The state's highest court ruled unanimously yesterday that former University of Massachusetts president William M. Bulger is entitled to most of a controversial $29,000 increase to his annual pension that he sweetened by including a monthly housing allowance.
In a decision that ends a three-year dispute between Bulger and top Massachusetts politicians and gives him a pension of about $196,000 a year, the Supreme Judicial Court said that Bulger correctly included the $2,419 housing allowance as income when he applied for a pension after more than four decades of work for the state.
But the court said Bulger could not include a $19,000 annuity he received in his compensation package as UMass president when calculating his pension.
Together, the housing allowance and annuity had boosted the pension from about $179,000 to about $208,000 a year. Now Bulger will get nearly 60 percent of that increase, or $17,000 a year, according to State Treasurer Timothy P. Cahill, who chairs the State Board of Retirement and opposed the richer pension.
Bulger's lawyer, Thomas R. Kiley, praised the ruling and said the increase would never have been an issue if his client were someone other than Bulger. Before he went to UMass in 1996, Bulger served 35 years in the Legislature, the last 17 as Senate president. The 72-year-old South Boston politician is a legendary powerbroker on Beacon Hill who became a symbol of patronage and corruption for critics, in particular, Governor Mitt Romney.
"Bill Bulger gets media attention," Kiley said. "He's a high-profile guy."
Bulger declined a request relayed by Kiley for comment on the decision. In an interview last month, Bulger defiantly said he fought for the increase as a "matter of principle" and that he refused "to be scared off by the critics."
Bulger served as UMass president until summer 2003, when Romney pressured him to leave amid controversy over a federal probe of his fugitive mobster brother, James "Whitey" Bulger. Detractors had characterized William Bulger as less than forthcoming in his testimony before a federal grand jury and a congressional committee investigating his brother's disappearance.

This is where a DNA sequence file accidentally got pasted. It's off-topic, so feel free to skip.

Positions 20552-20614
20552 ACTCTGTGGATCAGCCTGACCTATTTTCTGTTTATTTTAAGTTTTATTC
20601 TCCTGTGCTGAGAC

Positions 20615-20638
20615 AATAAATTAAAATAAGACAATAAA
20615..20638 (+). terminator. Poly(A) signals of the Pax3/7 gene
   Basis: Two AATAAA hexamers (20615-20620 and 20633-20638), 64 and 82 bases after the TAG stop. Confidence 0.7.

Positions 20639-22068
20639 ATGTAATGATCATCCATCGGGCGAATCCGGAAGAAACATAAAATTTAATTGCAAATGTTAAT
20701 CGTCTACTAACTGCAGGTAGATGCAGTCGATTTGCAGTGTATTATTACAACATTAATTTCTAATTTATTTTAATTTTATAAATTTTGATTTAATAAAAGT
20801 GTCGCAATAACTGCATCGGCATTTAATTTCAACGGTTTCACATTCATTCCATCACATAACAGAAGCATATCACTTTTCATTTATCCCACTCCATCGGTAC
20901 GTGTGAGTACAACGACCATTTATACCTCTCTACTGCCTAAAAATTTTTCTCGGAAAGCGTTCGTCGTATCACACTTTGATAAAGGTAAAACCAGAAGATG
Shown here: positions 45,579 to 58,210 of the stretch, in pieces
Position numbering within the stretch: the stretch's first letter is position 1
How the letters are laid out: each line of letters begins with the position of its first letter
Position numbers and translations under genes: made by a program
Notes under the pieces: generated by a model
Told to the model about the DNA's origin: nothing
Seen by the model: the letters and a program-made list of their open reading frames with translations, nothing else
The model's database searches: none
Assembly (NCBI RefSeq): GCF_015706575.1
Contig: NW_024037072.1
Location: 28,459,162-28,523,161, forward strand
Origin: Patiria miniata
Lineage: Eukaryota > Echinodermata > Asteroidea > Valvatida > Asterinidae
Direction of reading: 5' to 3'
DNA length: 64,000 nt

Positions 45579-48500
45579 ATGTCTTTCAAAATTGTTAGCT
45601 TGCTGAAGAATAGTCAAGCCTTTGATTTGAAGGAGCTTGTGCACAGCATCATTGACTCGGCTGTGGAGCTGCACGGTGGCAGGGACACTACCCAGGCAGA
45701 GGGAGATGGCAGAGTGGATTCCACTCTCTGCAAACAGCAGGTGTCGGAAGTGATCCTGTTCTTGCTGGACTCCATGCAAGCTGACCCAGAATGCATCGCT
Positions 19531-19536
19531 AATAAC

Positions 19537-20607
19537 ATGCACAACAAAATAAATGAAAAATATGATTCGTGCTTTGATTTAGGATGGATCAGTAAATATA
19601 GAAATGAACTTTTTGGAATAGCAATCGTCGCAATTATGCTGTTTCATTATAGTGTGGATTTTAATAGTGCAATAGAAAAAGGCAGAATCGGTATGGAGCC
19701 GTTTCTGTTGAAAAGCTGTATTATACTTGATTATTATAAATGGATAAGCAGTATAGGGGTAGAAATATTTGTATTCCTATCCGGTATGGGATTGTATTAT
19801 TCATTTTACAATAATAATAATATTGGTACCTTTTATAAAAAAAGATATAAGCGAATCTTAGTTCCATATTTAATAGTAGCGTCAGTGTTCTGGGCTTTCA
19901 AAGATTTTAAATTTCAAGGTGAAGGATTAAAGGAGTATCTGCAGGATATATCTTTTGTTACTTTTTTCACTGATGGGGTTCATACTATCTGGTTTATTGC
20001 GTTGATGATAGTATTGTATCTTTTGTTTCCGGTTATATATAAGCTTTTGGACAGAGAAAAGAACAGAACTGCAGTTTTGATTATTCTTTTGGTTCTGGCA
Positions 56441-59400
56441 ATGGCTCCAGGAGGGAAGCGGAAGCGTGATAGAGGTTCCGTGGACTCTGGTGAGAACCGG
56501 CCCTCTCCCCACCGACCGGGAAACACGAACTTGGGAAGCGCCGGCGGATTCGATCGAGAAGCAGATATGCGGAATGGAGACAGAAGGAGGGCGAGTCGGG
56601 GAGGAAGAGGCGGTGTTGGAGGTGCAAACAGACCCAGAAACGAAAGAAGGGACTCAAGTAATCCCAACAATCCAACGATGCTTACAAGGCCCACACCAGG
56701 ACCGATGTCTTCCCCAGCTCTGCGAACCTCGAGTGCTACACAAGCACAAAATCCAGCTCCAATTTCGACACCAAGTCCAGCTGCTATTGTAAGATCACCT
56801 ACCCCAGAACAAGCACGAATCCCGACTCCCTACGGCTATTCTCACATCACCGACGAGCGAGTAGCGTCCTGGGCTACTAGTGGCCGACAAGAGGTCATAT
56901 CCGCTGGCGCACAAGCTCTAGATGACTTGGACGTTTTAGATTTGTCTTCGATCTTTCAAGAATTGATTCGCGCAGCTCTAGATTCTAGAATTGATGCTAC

Attorney General Thomas F. Reilly, who challenged the pension increase, said yesterday that the state has been "very good to Bill Bulger" and that he was pleased that Bulger did not get everything he wanted.
"But this case has always been about more than Bill Bulger, and we should be concerned about the dangerous precedent this may set for our pension system," he said in a statement.
Cahill agreed, saying that 15 to 20 other public college presidents who receive housing allowances, and scores of government workers statewide who gets perks such as the use of cars, might seek to enrich their pensions.
"It's clear that the system was never designed to benefit any one individual to this level," he said.
Cahill, who vowed to submit legislation in January to stop others from following Bulger's lead, pointed out that Bulger's $17,000 increase is close to the average annual pension for a state worker, which is $20,000 to $25,000.
Romney, who had made Bulger a favorite target after running on a platform of curbing State House excesses, declined to comment through a spokesman.
State pensions are based on an average of a worker's top three consecutive earning years and a formula that considers age and years of service.
Bulger's annual salary was $309,000 for his final two years at UMass and $280,000 for the bulk of the previous year.
Writing on behalf of the high court, Justice John M. Greaney said state law is "straightforward and unambiguous" in concluding that different forms of payment, such as housing allowances, count as regular compensation.
The UMass Board of Trustees knew that Bulger continued to live in his South Boston home throughout his tenure as president, Greaney wrote. When the trustees renegotiated his contract in 1998, they felt "that Bulger had done an outstanding job as university president and considered Bulger's acceptance of a housing allowance as an important enhancement of his compensation package that would motivate his interest in the presidency for an additional five-year term."
But state law is clear, Greaney wrote, that regular compensation does not extend to payments made to an annuity fund like those Bulger received.
Yesterday's decision upheld a ruling last year by Suffolk Superior Court Judge Ernest B. Murphy, who said Bulger was entitled to count the housing allowance. But the high court reversed Murphy on the annuity.
Jonathan Saltzman can be reached at firstname.lastname@example.org.